Two tigers cannot share the same mountain, says the Chinese proverb. And for handset sales at least, it seems that China’s Huawei and Ericsson, which is headquartered in Sweden, won’t be prowling the same terrain in the years ahead.
That’s one conclusion to be reached on news that Huawei is stepping up its efforts to sell more mobile handset devices at a time when Ericsson has decided to do the precisely the opposite.
Growth in international sales raised Huawei’s total revenue to Rmb185.2 billion ($27.4 billion) in 2010, almost triple that of five years ago. Ericsson booked $28.3 billion in the same period, just $930 million more. That suggests they are practically level-pegging, says Bloomberg, given the difference equates to less than two weeks of Huawei’s sales last year.
Of course, Huawei still draws most of its revenues from network equipment sales, and it is here where its competition with Ericsson is most direct. But the Shenzhen-based firm has also been marketing its consumer devices business more aggressively than its European rival, chasing fast-growing demand for smartphones and tablet PCs.
Huawei Device, the division that sells handsets, wireless cards and tablet PCs, posted a 40% rise in shipments to 72 million units in the first half of 2011, with sales up 64% to $4.2 billion. Huawei, which ranks ninth in global sales of mobile devices, says its goal is to be one of the top three mobile phone brands by 2015. Ericsson, meanwhile, threw in the towel on making cellphones last October, announcing that it had sold its 50% stake in the joint venture Sony Ericsson for $1.5 billion. The (struggling) mobile handset vendor is now wholly-owned by Sony.
Ericsson says it no longer sees obvious synergies in having both a network technology portfolio and a handset business, with its consumer-focused business adding little to its core operation, which is selling equipment to telecom firms. Ericsson held about 20% of the $78.6 billion global market for carrier network infrastructure in 2010, according to estimates from research firm Gartner.
Ericsson also admits that it was struggling to keep up in the handset business. “In the past, 90% of time spent on cellphones was used for making voice calls and 10% for sending SMS. But for smartphones, 25% is for making calls and the rest is for doing other stuff. Ericsson is not the expert in this area,” says chief executive Hans Vestberg.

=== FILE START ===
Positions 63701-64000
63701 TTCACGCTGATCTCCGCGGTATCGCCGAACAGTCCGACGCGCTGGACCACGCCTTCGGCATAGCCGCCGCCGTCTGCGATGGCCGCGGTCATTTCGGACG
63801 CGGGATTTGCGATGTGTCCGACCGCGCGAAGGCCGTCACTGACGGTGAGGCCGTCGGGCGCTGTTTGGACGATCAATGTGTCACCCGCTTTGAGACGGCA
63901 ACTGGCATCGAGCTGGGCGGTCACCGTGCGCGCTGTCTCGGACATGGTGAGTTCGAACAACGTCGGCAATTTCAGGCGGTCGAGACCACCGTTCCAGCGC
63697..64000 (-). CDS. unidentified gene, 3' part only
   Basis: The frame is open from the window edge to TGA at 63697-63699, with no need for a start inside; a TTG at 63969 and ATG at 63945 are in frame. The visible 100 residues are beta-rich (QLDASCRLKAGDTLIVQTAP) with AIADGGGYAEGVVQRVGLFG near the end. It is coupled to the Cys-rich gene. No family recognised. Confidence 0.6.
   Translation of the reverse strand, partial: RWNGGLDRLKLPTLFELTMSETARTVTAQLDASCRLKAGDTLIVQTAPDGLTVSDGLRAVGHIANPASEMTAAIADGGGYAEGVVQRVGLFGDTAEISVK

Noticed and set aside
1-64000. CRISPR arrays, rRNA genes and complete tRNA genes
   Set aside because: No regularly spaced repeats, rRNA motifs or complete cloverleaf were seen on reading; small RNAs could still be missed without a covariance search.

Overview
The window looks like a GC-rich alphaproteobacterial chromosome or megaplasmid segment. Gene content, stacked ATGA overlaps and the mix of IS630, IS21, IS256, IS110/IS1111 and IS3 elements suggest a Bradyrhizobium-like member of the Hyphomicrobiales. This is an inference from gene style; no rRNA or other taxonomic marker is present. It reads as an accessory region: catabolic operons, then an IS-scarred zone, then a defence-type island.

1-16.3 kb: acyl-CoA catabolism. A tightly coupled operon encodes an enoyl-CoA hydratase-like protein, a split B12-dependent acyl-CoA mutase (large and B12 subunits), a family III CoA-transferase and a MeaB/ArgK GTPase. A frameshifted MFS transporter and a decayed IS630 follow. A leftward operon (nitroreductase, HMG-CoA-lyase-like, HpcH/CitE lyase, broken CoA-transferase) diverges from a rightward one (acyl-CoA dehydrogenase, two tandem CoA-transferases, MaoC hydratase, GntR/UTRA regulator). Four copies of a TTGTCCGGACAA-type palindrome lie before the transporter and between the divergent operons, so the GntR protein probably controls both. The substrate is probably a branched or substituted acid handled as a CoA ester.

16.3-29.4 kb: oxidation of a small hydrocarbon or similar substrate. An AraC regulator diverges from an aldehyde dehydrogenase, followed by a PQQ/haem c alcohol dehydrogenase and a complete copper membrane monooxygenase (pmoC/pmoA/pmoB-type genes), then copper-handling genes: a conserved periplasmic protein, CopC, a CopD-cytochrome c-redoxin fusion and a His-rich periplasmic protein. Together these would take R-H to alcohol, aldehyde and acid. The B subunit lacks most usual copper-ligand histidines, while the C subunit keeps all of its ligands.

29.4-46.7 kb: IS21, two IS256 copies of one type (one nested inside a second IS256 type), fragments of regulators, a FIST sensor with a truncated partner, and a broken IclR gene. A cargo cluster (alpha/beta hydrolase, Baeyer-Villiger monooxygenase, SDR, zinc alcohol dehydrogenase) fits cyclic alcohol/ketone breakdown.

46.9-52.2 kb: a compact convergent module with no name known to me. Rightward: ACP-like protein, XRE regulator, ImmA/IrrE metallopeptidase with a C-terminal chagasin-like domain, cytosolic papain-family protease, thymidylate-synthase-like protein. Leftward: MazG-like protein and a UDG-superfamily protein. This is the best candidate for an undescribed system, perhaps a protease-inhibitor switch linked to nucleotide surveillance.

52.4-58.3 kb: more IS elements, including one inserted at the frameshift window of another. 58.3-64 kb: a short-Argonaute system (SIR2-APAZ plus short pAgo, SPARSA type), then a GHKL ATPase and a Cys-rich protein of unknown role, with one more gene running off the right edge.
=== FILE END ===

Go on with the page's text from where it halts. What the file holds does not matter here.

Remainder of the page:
Although relatively new to the mobile device business, Huawei mustthink that it won’t have a problem bulking up its own expertise. It has already made commercial inroads in the US, where it has faced persistent problems selling its network equipment. Fortunately, US politicians seem much less bothered by Huawei’s activity in the handset market. Device-related revenue in North America was on pace to double in 2011, from a base of $772 million in 2010. The Chinese firm has also broken into the top ten of smartphones sales sold to US consumers, ranking seventh in the third quarter of 2011, according to technology data firm NPD Group.
In the US, Huawei has focused on selling low-to-mid-tier smartphones via deals with regional carriers. For instance, it has introduced the Ascend at Cricket Wireless, a small carrier with 7 million subscribers. Priced at $150 (without a contract), that bettered Cricket’s existing smartphone offering by $100. Huawei also sells smartphone models through MetroPCS, another regional wireless provider, at prices of less than $100, says the Wall Street Journal.
But Huawei still has to address several challenges if it is to climb further up the handset rankings. For a start, competition at the lower-end is getting more intense from manufacturers like local rival ZTE and LG of South Korea. Nor is Huawei very well-known in much of the US and those that have heard of the brand often mispronounce it.
“Hawaii” is a particular favourite.
“We’re not known to the general public,” James Jiang, vice president of product and marketing for Huawei, admitted to an industry gathering in San Diego late last year. “But we’re taking the initiative to build a name for ourselves”.
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